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article imageGovernment services in Nunavut caught in ransomware cyberattack Special

By Tim Sandle     Nov 6, 2019 in Technology
A ransomware cyberattack has hit the Canadian territory of Nunavut, impeding an array of government services. Peter Goldstein, CTO and co-founder, Valimail looks into the issue.
Government officials for the Nunavut region have stated that a "new and sophisticated type of ransomware" struck the territory. This led to all government services which rely on access to electronic information stored by the authority being impacted. Services affected included medical services, family and education, finance, and the Nunavut legal system.
In these types of ransomware attack, malware is typically included in an email link and if opened this infects a computer or network and locks out the rightful operators using encryption. Hackers then demand a payment of cryptocurrencies in exchange for decrypting locked information and systems.
To understand more about the cyberattack, Digital Journal spoke with Peter Goldstein, CTO and co-founder, Valimail. Goldstein began by placing the recent attack in the wider context: “The ransomware attack on Nunavut was not an isolated incident. Local government offices and agencies have been increasingly popular targets, with recent attacks in Florida, Baltimore, Atlanta and Texas causing almost $20 million in losses. "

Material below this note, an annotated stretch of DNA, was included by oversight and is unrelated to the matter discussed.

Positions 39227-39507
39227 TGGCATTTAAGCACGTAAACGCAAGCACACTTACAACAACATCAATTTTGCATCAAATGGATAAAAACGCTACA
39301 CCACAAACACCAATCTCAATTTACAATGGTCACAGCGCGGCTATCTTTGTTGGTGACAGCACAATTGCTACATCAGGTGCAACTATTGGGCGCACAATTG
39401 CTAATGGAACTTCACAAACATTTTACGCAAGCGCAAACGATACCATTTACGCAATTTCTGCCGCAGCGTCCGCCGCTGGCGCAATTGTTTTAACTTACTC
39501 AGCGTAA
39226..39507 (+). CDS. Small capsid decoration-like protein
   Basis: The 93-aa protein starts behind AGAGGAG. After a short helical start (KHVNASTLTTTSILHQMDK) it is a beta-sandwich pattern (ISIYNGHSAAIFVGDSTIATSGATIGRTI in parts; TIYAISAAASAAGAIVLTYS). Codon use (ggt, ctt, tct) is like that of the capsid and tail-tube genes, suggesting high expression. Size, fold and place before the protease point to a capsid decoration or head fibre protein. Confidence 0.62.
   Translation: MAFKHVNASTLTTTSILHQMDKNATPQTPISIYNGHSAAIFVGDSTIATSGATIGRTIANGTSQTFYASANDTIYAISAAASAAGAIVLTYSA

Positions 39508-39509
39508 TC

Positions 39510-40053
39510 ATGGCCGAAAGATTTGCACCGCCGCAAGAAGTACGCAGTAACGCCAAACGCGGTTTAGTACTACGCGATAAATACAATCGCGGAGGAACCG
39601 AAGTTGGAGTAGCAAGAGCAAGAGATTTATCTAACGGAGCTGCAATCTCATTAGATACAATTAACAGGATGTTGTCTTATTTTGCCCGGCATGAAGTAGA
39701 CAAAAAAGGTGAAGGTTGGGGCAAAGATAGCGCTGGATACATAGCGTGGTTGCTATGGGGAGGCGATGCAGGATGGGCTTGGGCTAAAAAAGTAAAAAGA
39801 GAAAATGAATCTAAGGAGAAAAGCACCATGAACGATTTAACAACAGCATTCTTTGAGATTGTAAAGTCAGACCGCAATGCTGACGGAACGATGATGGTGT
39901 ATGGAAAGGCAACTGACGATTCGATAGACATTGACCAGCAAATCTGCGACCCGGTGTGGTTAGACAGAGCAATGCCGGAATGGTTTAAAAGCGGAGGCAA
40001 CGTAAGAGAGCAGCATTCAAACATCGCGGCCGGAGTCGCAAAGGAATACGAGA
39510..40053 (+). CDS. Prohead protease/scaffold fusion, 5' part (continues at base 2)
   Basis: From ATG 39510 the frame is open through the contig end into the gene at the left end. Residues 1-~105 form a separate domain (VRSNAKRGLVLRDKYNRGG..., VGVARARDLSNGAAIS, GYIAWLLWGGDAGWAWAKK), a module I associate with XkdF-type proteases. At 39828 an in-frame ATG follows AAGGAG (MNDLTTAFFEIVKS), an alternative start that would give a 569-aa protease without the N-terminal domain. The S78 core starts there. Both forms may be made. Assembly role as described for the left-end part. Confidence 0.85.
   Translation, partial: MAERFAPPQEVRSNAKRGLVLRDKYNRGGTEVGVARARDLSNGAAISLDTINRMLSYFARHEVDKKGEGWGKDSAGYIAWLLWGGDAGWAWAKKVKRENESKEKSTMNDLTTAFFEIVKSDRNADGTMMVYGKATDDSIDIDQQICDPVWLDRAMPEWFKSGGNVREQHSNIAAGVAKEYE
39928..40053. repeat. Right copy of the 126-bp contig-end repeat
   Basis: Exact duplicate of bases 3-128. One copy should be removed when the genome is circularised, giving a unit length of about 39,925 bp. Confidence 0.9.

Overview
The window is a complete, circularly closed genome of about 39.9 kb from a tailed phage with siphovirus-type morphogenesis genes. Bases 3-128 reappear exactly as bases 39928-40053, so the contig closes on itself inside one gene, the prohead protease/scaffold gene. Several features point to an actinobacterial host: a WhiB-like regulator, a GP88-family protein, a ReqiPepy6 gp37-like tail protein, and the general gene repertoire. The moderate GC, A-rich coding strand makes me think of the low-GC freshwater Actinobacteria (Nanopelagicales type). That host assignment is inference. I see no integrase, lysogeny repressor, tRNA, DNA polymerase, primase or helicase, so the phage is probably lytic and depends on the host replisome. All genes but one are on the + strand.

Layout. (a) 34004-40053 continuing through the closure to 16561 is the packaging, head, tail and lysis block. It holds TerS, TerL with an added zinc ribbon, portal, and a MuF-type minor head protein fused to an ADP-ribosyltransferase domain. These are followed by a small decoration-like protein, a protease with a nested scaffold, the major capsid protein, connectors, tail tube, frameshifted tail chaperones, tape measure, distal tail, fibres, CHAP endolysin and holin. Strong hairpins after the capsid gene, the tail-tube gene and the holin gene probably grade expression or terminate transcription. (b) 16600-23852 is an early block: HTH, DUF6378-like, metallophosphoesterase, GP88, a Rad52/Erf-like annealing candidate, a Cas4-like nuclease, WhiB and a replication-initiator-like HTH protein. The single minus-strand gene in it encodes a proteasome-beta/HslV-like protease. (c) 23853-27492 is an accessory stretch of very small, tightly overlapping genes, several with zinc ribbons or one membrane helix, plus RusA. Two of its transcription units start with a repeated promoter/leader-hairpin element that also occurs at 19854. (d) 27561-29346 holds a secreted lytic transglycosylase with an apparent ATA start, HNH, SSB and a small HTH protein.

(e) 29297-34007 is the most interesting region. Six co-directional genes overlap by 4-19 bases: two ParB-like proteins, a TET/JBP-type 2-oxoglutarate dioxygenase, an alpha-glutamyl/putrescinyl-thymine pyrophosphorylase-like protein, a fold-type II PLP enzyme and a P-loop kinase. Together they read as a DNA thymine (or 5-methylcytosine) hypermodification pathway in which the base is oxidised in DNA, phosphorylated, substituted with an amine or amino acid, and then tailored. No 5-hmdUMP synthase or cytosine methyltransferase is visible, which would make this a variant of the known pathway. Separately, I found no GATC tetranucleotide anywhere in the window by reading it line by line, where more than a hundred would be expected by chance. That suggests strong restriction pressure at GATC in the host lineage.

Looking at the Nunavut specifically, Goldstein highlights a series of flaws that helped the attack to happen: "Unfortunately, the Nunavut attack shows why many security systems based on machine learning systems fail. This ransomware infection began when an employee unwittingly clicked on a link that the system hadn’t been trained to detect yet."
He moves on to consider how and why ransomware attacks take place, considering inherent weaknesses with the cyber systems of many companies: "These attacks have one thing in common: The initial infection point is almost always a spear-phishing email. This kind of phishing attack is based on impersonation, meaning the senders utilize fake sender identities that can be extremely hard to detect."
In terms of preventative measures, Goldstein recommends: "To stop ransomware and other crippling cyberattacks, we need to validate and authenticate sender identity. By taking steps like properly enforcing Domain-based Message Authentication, Reporting & Conformance (DMARC) and implementing advanced anti-phishing solutions that confirm senders’ identities before allowing emails to enter employees’ inboxes, governments can add a crucial defensive layer to keep ransomware attacks at bay.”
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